Tuesday, February 08, 2011

Judge reverses Mount Taylor designation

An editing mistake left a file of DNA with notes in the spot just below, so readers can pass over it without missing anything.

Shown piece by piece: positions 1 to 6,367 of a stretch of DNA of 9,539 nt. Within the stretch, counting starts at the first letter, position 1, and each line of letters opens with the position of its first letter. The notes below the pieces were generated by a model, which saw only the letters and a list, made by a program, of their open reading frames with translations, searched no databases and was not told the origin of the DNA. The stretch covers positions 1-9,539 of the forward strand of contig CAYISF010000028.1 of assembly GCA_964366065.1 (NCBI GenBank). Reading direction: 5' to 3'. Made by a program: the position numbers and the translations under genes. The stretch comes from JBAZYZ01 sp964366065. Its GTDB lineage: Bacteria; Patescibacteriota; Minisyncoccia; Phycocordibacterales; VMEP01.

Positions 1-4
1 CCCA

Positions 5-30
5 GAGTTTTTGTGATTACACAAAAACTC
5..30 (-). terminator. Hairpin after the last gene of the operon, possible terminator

The designation of Mount Taylor as a “traditional cultural property” has been overturned by Fifth Judicial District Court Judge William Shoobridge. “The final order entered is reversed and remanded to the Cultural Properties Review Committee to designate Mount Taylor a Traditional Cultural Property,” Judge Shoobridge concluded in his opinion late last week. The judge heard the case in December as plaintiffs hoped to overturn a ruling by the CPRC that allowed nearly 700 square miles on Mount Taylor to have protection under the New Mexico Cultural Properties Act. Plaintiffs included private landowners on the mountain, several uranium mining companies, Public Lands Commissioner Patrick Lyons and the Cebolleta Land Grant. The defendants were the CPRC and the Pueblo of Acoma. It appears the plaintiffs attorney's argument “size does not matter,” convinced the judge. In December, Micahel Moffett, attorney for the petitioners, argued the Mount Taylor acreage was too large to qualify for TPC designation under the act. Shoobridge said, “The court finds that the sweeping designation of between 660 to 819 square miles of New Mexico raw land cannot reasonably be inspected and maintained by the CPRC as required by state law.” The judge also noted three other problem areas in his ruling: the property designation was “flexible and on-going,” resulting in not having integrity of location; errors in notifying interested parties, specifically mineral owners; and that the Cebolleta Land Grant should not be included as a contributing property...more

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